Lady Diana Mosley died last week giving commentators the chance to examine the strange world of English Fascism. Unfortunately most of them didn’t appear to want to grasp that opportunity and instead concentrated on Lady Diana’s legendary charm.
Mark Steyn is usually a good writer but chose to sidestep the ideas propogated by Lady Diana and his article instead relates an act of kindness at Le Temple de la Gloire. His reaction to Lady Diana brushing crumbs from her breast does seem to have turned his brain to jelly though, because he states:
“she didn’t urge the killing of anyone” and, just as disingenously “she didn’t take up arms against her own country”
Perhaps Lady Diana was never spotted in the East End shouting “We’ve got to get rid of the Yids” or chanting death threats against Jewish refugees from Germany but plenty of her supporters did. English Fascism always did keep the lumpen rank and file seperate from the more upper-class leadership.
The fact that she didn’t take up arms against the country may be a result of the fact that she and her husband were taken into custody as soon as war broke out. It’s always a problem playing “what if” with historical events but I feel on relatively strong ground when I state my opinion that the pair of them would have been perfectly happy acting as Hitler’s agent had the wrong side won the Battle of Britain.
Steyn’s apologia concludes with this bizarre statement:
“When Diana gushed over a monster, she was a silly kid, not head of government”
Apparantly Diana Mosley should be preferred to Ted Heath because the latter admired Mao and did not have the benefit of youth (or apparantly beauty) and was a British Prime Minister. It’s news to me that Heath was a Maoist but I’ll give Steyn the benefit of the doubt on that. What I can’t agree with him about is that Diana Mosley gave up Hitler-worship in her youth. She didn’t and never repented her foul opinions right up until she died.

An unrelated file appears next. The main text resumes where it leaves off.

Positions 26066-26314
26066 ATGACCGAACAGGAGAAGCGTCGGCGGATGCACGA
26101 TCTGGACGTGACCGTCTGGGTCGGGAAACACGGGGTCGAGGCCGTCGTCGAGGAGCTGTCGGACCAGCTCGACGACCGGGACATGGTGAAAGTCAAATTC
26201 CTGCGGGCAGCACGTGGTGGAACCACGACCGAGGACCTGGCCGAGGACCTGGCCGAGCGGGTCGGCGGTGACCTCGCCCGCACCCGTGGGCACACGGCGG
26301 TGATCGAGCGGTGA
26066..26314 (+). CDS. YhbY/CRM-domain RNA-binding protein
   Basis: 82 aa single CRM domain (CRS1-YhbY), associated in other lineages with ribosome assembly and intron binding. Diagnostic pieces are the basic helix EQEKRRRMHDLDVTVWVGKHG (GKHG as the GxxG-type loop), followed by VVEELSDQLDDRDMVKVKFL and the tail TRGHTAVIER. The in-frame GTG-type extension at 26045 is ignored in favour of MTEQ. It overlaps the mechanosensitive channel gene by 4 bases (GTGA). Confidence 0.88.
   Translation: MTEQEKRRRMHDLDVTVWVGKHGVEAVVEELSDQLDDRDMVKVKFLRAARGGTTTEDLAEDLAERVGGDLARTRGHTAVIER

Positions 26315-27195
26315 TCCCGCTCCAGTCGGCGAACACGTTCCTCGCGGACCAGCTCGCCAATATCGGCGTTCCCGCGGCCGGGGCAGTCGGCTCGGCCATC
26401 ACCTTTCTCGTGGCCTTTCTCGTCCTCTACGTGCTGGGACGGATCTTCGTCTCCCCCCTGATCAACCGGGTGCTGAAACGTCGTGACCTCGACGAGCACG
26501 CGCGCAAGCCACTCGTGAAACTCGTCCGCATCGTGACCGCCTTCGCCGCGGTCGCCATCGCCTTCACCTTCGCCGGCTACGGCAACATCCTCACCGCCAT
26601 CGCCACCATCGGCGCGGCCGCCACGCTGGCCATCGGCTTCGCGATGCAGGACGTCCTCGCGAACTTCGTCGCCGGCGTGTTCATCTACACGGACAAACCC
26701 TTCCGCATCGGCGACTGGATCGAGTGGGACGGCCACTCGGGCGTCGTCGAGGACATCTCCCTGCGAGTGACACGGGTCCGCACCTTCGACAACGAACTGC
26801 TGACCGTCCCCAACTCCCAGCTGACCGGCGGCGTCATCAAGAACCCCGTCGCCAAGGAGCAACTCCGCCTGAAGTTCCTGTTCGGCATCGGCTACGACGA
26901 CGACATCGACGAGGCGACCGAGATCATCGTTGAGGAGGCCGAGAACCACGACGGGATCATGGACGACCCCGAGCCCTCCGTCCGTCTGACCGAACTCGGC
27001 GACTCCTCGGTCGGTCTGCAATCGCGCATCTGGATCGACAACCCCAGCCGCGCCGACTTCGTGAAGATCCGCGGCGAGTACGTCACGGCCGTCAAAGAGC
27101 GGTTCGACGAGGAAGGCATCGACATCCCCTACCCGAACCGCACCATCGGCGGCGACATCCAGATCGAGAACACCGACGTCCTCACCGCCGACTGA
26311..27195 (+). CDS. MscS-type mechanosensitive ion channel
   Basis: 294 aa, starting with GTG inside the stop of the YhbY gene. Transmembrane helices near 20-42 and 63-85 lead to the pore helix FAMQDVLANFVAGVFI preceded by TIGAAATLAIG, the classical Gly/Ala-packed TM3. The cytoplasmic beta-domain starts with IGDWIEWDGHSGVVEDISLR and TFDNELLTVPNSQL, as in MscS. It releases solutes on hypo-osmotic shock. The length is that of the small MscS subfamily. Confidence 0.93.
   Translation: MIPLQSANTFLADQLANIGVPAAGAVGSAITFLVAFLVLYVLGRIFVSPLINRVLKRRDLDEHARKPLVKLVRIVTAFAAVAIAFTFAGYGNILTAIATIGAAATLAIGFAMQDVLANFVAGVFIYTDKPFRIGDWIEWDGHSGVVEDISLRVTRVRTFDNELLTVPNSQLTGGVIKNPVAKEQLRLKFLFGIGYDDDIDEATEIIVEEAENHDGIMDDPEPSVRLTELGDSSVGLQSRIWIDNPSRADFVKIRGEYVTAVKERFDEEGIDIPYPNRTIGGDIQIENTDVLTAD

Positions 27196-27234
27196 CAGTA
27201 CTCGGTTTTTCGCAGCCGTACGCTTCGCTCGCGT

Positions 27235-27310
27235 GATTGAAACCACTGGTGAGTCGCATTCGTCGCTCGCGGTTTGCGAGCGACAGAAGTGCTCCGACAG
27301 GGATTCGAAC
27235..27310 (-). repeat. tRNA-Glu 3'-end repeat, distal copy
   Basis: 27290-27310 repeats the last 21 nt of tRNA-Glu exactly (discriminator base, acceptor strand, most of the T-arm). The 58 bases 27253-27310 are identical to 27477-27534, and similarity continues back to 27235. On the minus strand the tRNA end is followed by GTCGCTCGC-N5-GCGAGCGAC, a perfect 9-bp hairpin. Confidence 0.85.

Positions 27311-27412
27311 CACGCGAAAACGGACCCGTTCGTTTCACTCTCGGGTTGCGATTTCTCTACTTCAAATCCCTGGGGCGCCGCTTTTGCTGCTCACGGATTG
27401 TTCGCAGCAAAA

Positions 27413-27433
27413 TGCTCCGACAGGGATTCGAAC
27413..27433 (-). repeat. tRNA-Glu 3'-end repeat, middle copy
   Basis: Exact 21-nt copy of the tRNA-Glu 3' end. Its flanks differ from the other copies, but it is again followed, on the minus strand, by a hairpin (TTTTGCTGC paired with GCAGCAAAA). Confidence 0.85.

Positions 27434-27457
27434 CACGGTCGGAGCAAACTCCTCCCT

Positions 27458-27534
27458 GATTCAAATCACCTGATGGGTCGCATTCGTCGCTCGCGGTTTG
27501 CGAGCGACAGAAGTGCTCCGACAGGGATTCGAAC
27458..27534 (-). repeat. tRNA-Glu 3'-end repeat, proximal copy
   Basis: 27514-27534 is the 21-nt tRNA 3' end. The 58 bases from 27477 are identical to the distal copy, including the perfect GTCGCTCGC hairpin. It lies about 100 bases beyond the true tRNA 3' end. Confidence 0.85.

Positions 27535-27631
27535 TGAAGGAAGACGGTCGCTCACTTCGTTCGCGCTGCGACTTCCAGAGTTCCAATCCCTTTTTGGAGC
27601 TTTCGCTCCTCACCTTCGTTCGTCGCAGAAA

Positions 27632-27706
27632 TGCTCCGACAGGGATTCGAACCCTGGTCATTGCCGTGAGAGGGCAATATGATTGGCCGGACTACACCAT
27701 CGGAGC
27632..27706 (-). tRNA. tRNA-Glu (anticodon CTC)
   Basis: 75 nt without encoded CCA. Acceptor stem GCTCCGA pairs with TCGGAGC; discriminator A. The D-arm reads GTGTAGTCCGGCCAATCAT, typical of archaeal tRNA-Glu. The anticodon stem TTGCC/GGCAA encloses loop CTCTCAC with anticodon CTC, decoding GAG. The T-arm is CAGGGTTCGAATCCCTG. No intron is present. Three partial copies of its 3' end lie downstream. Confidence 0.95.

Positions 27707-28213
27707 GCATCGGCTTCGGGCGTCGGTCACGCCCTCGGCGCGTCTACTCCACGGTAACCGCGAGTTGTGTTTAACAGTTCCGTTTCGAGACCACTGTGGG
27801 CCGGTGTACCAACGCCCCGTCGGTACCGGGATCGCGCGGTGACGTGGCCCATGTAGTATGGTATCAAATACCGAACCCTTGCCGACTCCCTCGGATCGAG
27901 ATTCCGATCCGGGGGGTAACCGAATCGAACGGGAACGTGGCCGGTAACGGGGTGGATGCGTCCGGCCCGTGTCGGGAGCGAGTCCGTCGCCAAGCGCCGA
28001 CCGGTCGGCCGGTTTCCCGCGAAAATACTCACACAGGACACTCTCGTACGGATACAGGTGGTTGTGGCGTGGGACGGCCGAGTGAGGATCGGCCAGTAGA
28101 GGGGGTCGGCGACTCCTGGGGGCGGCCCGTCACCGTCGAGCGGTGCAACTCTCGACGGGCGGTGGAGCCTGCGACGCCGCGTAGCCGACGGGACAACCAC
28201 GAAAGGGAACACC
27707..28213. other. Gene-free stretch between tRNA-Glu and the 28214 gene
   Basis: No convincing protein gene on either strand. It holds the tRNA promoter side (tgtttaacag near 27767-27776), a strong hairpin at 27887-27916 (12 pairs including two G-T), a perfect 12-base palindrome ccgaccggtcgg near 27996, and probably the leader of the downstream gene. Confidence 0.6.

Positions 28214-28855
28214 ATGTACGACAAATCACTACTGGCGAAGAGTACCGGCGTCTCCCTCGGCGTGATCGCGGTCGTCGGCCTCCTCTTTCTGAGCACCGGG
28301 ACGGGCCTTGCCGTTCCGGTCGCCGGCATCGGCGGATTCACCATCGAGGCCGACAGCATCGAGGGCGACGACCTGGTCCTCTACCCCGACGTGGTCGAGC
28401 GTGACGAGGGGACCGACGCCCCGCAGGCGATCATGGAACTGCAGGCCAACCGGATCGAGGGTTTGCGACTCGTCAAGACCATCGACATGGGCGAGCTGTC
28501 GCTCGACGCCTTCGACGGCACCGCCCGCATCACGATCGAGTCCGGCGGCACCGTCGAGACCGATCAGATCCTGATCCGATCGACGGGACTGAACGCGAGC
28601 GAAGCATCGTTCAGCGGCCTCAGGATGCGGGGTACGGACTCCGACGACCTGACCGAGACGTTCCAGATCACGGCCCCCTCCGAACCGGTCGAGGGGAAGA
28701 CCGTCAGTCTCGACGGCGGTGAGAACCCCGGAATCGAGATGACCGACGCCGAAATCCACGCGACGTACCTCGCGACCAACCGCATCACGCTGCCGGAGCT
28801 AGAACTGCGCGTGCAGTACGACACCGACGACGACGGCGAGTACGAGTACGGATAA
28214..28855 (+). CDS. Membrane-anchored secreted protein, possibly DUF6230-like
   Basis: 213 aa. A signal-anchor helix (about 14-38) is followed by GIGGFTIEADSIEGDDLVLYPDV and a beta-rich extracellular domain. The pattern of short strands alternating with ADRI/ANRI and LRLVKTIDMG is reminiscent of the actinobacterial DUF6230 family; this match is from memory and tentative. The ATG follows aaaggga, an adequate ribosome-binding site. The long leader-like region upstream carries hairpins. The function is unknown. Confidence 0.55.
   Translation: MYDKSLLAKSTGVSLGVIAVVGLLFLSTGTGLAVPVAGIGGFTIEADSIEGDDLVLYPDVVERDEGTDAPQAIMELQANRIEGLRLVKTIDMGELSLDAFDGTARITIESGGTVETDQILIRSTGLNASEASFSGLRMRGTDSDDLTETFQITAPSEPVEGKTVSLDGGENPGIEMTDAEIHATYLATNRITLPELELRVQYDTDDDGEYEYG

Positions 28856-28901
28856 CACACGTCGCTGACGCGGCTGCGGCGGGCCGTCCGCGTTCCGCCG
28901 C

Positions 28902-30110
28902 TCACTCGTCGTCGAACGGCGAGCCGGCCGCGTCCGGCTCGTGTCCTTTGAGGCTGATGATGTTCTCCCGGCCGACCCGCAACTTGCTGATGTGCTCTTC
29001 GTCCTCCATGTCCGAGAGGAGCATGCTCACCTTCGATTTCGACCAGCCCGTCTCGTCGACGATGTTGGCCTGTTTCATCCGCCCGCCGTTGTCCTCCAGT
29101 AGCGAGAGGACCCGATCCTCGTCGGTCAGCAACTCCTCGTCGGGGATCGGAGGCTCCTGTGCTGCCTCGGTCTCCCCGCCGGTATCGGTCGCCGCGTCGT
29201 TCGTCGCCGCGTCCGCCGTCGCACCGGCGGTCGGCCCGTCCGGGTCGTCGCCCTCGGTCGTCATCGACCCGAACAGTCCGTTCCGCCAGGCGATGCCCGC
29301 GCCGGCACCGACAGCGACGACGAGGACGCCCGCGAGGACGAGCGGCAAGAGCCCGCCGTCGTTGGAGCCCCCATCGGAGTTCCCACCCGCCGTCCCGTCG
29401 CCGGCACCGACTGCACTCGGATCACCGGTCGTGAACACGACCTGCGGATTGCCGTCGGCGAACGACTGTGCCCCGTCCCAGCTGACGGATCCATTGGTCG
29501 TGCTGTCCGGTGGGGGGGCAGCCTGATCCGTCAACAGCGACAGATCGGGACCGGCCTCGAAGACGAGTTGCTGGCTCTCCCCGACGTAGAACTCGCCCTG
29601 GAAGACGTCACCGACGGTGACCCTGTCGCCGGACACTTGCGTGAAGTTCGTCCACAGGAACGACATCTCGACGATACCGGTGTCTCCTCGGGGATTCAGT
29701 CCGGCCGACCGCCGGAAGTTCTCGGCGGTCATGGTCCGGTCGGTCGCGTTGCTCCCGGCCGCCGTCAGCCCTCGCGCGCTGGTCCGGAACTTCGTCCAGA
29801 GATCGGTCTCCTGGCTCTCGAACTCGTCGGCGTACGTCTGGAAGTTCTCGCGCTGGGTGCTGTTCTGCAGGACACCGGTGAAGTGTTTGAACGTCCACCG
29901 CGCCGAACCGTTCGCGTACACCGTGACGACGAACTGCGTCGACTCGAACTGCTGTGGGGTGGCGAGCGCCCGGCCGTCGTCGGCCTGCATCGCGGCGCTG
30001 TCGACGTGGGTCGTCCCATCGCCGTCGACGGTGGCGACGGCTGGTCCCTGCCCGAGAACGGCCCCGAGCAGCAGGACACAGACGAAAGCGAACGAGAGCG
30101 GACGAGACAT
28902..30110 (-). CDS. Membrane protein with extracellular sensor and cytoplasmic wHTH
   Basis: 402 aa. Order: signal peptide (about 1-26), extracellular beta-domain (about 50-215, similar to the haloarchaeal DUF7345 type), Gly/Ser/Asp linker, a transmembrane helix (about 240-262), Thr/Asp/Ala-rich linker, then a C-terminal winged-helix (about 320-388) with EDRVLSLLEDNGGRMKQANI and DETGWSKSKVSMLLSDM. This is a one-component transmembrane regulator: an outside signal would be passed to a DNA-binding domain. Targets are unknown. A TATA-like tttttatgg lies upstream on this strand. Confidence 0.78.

A more in-depth study of Mosley’s politics is provided in this article by David Aaranovitch in today’s Observer. Poor David was never the recipient of a Diana wink or nudge. Instead he has to console himself with having read her self-serving biography A Life of Contrasts in conjunction with Trevor Grundy’s Memoirs of a Fascist Childhood.
Please read all of the article for a picture of what English Fascism meant.
His conclusion is that:
“Had she not been a member of the aristocracy and rather beautiful, no writers would have patronised her drawing room and no silly journalists would have been seduced by her ‘charm'”
I’m tempted to agree. Another charmer and lovable diarist, Alan Clark kept a signed portrait of Hitler at Saltwood Castle and brought it out to gaze upon when in need of succour.
Is charm really in such short supply in Britain that it seems to belong exclusively to Hitler worshippers ?